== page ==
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I hear Barbour now makes its great old coats (Beaufort and Bedale) as legible clothing, that the company name or logo is now embroidered on the coat, so that I won't be able simply to clip it off. Can it be true? If so, I won't be able to wear a new one... w/o feeling that I am violating everything I stand for. Or can the name be easily de-embroidered?
 

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I don't think it's very trad to have logos of any type on your clothing. You're not a billboard, after all.

I agree, however, that it would be difficult to remove the logo the way they have it embroidered. Fortunately, the name is usually in the same color as the material so it doesn't stand out like a polo pony.
 

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You're not a billboard, after all.
I agree, most of my clothing and accessories do not show the company name or design (e.g. Burberry check). However, it can become difficult when shopping and I would not restriction myself that far.

For example, my Burberry jacket only has the name on the zip (everything else Burberry is in the interior with a Burberry London label in one of the pockets) - would that stop me purchasing the jacket, no.
How about a very small Mulberry logo on my leather briefcase with their logo on the studs or a small steel label with James Smith & Sons on my one-stick piece umbrella.

Most trainers/sneakers have their logo on them.

Each to they own, I guess.
 

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I have an older Barbour Border, which was almost stolen recently (check my thread in the Interchange). That one doesn't have any kind of exterior Barbour markings. But in a few days I am going to receive a new Beaufort Spectator, which I believe will have the embroidering on the pocket flap. It's a little bit annoying. But I don't think it's a deal-breaker. I think the name is less noticeable than other branding, and the Barbours have such a distinctive look anyway that the brand is obvious. If the Barbour look wasn't so iconic, we wouldn't see all these Barbour knock-offs at Brooks.

But I do generally avoid clothes that have obvious branding. One notable exception is the Brooks polos with the gold embroidered logo. I think the embroidering, and the color in particular, can enhance the look of the shirt. But this depends on the color of the shirt. I like the way it looks on the white and navy blue polos.
 

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I am firmly in the camp that will not wear logos. I am not being paid to wear a certain maker's clothes, so I see no reason why this should be imposed upon me. Let the clothes speak for themselves. The who thing rather smacks of an inferiority complex. When Cadillac began going downhill the Caddy escutcheon on the cars began to grow grotesquely large. I am sorry to see Barbour doing this. The iconic golden fleece on BB knit shirts is low-key and unique almost to the point of being pardonable, but it still makes me wince. It's hard to escape. I even see logos embossed on leather shoes!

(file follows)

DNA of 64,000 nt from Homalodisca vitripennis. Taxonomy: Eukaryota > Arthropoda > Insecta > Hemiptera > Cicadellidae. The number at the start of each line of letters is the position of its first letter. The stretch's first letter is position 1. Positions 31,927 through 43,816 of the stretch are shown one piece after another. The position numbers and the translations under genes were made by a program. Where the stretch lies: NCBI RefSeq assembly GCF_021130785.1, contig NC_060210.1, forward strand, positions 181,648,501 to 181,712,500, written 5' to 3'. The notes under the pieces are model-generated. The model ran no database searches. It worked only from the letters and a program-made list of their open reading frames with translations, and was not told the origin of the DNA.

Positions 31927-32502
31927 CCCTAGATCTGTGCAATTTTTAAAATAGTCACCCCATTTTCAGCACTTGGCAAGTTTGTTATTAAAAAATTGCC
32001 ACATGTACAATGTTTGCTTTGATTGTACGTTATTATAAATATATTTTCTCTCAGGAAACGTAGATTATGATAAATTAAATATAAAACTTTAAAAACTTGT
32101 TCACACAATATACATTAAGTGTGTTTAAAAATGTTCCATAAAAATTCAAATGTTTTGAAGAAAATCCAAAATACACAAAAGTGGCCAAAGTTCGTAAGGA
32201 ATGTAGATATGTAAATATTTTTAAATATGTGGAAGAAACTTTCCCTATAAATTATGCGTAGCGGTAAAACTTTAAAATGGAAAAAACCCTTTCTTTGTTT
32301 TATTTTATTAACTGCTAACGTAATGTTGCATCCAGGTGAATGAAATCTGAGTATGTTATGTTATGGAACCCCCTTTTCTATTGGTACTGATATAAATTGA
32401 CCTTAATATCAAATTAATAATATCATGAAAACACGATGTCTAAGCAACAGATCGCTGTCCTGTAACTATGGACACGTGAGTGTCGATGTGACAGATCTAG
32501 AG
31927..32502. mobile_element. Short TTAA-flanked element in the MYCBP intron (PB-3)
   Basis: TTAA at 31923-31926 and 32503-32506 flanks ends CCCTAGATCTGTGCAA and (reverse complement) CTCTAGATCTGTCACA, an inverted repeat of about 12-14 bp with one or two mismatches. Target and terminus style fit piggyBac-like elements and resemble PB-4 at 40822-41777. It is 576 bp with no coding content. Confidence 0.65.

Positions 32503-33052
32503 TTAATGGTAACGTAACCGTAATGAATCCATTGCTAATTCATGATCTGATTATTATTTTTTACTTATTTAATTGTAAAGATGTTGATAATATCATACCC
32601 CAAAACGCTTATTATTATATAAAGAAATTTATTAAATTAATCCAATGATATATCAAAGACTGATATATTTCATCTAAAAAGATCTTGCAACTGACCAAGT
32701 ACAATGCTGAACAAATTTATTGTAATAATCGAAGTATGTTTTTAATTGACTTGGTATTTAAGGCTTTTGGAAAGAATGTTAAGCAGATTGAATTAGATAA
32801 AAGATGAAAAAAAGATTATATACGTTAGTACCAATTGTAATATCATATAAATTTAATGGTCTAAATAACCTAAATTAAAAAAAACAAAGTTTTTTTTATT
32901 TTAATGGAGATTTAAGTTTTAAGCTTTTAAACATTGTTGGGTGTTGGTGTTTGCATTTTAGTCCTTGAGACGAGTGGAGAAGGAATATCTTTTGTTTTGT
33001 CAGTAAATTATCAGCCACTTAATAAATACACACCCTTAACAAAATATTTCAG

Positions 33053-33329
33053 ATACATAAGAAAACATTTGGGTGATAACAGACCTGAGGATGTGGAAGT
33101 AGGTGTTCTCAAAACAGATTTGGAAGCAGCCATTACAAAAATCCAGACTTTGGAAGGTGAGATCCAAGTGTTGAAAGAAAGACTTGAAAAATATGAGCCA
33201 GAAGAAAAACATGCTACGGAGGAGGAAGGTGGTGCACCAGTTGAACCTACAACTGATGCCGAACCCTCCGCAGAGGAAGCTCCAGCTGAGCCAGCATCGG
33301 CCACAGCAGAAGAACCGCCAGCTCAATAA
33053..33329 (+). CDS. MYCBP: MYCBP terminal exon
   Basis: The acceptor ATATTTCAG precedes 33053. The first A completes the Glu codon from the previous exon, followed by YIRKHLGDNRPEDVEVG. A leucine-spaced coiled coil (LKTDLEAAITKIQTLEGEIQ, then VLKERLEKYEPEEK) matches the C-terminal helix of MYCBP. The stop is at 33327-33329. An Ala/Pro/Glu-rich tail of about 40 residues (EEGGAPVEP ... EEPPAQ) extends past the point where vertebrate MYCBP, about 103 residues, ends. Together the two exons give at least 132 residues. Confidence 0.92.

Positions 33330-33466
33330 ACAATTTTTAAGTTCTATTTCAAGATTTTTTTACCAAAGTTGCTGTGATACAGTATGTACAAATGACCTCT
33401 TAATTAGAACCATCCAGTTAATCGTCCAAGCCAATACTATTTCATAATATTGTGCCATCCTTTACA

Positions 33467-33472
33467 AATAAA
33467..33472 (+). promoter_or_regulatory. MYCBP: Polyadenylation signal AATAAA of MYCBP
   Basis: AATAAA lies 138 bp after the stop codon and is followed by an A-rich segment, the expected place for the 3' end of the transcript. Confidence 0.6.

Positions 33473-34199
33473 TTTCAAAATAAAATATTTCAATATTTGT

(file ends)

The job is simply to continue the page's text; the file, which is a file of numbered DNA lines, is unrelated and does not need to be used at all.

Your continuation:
Gracious me!
 

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I have an older Barbour Border, which was almost stolen recently (check my thread in the Interchange). That one doesn't have any kind of exterior Barbour markings. But in a few days I am going to receive a new Beaufort Spectator, which I believe will have the embroidering on the pocket flap. It's a little bit annoying. But I don't think it's a deal-breaker. I think the name is less noticeable than other branding, and the Barbours have such a distinctive look anyway that the brand is obvious. If the Barbour look wasn't so iconic, we wouldn't see all these Barbour knock-offs at Brooks.

But I do generally avoid clothes that have obvious branding. One notable exception is the Brooks polos with the gold embroidered logo. I think the embroidering, and the color in particular, can enhance the look of the shirt. But this depends on the color of the shirt. I like the way it looks on the white and navy blue polos.
I have a question for you: who was tradlier, Voegelin or Strauss?:pic12337:
 

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I am firmly in the camp that will not wear logos. I am not being paid to wear a certain maker's clothes, so I see no reason why this should be imposed upon me. Let the clothes speak for themselves. The who thing rather smacks of an inferiority complex. When Cadillac began going downhill the Caddy escutcheon on the cars began to grow grotesquely large. I am sorry to see Barbour doing this. The iconic golden fleece on BB knit shirts is low-key and unique almost to the point of being pardonable, but it still makes me wince. It's hard to escape. I even see logos embossed on leather shoes!
Gracious me!
I think as time goes on brand identification becomes more and more of an ego thing [not that it wasn't before] so every manufacturer eventually comes around to putting a logo on their stuff.

I have Brooks polos and rugbys from the 1980's with no golden fleece logo on the chest. No they put them on. Oh well.

Danny
 
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